PURPLE FLUORITE CELESTINE
A large specimen of rare Purple Fluorite Celestine. An all Celestine matrix, aesthetically displayed and very collectible. Great location too. This is a heavy piece for its size due to the strontium content of the Celestine. Strontium is what makes fireworks glow red.
Musquiz, Coahuila, Mexico.
10cm x 11cm x 9.5cm, 644g.
Calcium Fluoride: CaF2.
Named in 1797 by Carlo Antonio Galeani Napione. Latin, fluere is to flow (for its use as a flux). The term fluorescence is derived from fluorite, which will often markedly exhibit this effect. The element fluorine also derives its name from fluorite, a major source for the element. Fluorite is one of those delightful minerals that comes in a wide range of colours, including many colours all in one piece, or Rainbow Fluorite. A staple for the mineral collection.
Strontium Sulfate: SrSO4.
Celestite is the new name for Celestine and is a favorite among mineral collectors. Its sky blue (or celestial) color is very pretty and is unique in the mineral kingdom. Celestite also forms with other colorful minerals, making very nice combinations. Blue Celestite with bright yellow sulfur is one of the most famous colorful combinations of minerals.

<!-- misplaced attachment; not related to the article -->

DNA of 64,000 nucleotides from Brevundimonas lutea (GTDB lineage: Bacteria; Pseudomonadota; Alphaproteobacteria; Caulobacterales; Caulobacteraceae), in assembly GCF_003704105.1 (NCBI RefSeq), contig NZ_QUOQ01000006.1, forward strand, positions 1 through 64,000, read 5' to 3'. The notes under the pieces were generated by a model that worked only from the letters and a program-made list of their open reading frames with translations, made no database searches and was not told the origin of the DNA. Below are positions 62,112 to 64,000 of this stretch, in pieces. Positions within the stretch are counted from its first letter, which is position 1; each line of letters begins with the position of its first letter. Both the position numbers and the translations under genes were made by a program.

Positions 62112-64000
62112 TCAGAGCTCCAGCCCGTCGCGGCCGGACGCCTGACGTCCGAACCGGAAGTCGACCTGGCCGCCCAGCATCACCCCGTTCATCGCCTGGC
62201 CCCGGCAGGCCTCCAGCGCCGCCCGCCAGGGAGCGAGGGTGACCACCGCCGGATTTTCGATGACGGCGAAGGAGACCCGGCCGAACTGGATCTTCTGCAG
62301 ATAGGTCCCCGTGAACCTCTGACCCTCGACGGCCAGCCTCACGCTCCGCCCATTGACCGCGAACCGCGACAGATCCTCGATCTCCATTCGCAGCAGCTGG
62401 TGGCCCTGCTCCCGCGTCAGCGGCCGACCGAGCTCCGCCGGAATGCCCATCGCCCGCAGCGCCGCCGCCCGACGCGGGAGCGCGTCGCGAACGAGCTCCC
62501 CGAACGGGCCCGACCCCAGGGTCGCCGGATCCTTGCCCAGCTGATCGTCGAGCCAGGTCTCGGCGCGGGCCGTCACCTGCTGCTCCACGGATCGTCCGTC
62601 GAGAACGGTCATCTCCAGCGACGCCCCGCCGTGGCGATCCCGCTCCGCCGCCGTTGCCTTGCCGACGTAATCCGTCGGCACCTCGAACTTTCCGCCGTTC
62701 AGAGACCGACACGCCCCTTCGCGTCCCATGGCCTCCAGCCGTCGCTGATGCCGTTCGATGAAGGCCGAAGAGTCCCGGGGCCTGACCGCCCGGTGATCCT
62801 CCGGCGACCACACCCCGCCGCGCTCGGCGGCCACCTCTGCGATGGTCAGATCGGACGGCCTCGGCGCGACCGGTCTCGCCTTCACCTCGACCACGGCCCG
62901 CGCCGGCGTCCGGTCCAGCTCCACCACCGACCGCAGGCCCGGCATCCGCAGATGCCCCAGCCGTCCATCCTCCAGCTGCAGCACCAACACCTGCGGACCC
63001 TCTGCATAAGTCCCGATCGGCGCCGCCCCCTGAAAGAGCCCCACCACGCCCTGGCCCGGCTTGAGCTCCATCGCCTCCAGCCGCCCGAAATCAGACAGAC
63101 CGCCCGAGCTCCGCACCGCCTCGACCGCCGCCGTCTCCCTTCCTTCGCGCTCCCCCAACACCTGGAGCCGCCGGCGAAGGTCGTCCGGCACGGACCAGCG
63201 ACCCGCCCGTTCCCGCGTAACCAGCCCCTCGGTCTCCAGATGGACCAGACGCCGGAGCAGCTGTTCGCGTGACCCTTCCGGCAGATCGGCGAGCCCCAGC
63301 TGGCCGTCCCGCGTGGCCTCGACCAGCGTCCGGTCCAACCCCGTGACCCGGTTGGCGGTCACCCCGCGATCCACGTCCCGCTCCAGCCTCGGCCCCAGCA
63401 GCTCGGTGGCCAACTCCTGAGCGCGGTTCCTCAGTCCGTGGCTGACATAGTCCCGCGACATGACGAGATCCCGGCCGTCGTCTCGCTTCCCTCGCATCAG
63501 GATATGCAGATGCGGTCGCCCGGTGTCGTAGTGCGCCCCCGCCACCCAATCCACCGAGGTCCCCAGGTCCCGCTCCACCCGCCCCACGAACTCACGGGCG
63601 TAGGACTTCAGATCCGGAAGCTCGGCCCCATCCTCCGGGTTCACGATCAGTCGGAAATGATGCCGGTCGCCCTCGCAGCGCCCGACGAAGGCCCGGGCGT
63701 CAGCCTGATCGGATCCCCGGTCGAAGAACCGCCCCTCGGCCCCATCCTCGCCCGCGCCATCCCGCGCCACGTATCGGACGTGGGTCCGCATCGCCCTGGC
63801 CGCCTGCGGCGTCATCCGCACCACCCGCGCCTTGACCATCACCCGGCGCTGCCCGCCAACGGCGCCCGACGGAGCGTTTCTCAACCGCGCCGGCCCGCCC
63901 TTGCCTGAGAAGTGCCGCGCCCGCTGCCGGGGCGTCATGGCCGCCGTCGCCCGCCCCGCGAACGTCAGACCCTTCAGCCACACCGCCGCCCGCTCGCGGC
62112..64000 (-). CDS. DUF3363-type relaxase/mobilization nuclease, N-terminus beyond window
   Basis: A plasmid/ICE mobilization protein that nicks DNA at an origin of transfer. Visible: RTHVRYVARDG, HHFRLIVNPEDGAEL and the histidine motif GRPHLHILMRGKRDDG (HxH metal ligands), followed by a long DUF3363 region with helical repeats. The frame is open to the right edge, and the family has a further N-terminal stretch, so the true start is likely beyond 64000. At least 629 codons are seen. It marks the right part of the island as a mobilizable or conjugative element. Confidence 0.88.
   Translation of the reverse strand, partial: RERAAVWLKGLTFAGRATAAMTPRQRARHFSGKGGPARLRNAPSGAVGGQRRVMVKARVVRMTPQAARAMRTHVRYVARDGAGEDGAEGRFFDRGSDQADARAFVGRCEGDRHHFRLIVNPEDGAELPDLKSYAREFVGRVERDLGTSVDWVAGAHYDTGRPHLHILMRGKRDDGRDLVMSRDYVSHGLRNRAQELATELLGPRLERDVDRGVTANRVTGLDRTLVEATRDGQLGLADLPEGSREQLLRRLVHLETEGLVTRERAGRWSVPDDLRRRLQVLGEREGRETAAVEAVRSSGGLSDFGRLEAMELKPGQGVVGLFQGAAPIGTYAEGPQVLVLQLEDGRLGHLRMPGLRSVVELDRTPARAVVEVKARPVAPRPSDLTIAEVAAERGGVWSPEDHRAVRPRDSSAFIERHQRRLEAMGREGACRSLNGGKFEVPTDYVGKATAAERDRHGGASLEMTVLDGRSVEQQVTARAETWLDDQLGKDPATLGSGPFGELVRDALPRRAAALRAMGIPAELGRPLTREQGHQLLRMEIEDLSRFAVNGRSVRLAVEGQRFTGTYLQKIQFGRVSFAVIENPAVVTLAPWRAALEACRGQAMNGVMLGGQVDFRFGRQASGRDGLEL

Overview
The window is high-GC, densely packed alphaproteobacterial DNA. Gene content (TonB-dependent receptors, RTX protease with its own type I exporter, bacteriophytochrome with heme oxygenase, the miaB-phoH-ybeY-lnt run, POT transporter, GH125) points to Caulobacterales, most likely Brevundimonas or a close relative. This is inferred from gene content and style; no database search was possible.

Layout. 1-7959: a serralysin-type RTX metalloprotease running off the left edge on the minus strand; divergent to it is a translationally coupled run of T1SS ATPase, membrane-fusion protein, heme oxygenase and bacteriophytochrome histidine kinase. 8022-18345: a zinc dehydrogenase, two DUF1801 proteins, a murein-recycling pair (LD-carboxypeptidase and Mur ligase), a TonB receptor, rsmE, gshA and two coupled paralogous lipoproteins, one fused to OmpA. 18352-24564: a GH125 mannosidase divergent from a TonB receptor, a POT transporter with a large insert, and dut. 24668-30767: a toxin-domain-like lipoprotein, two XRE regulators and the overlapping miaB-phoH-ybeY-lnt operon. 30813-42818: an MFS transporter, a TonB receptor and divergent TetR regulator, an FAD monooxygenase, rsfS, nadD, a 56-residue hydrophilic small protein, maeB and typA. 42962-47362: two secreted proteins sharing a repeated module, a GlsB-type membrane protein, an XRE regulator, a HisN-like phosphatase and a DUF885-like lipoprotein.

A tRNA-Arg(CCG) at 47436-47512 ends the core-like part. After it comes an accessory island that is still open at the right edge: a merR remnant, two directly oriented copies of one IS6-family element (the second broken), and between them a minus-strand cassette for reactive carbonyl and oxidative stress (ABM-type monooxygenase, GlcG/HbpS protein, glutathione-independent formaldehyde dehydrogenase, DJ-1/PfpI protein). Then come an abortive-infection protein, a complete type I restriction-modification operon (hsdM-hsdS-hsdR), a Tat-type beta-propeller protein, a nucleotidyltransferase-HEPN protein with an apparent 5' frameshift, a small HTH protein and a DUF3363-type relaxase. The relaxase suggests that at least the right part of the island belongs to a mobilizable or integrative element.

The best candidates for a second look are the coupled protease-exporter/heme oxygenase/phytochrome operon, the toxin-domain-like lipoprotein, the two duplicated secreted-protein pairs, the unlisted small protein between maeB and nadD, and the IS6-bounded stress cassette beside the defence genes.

Celestite has the same structure as Barite (BaSO4), and forms very similar crystals. The two may seem identical by ordinary methods, but a flame test can distinguish them. By scraping the dust of the crystals into a gas flame, the color of the flame will confirm the identity of the crystal. If the flame is a pale green, it is Barite, but if the flame is red, it is Celestite. The flame test works because the elements Barium (Ba) and Strontium (Sr) react with the flame and produce those colors. Normally Barite is not blue, but many specimens of blue Barite are often misidentified as celestite. The nice crystals, good luster and attractive blue color make fine specimens of celestite an outstanding mineral for someone’s cabinet or display case.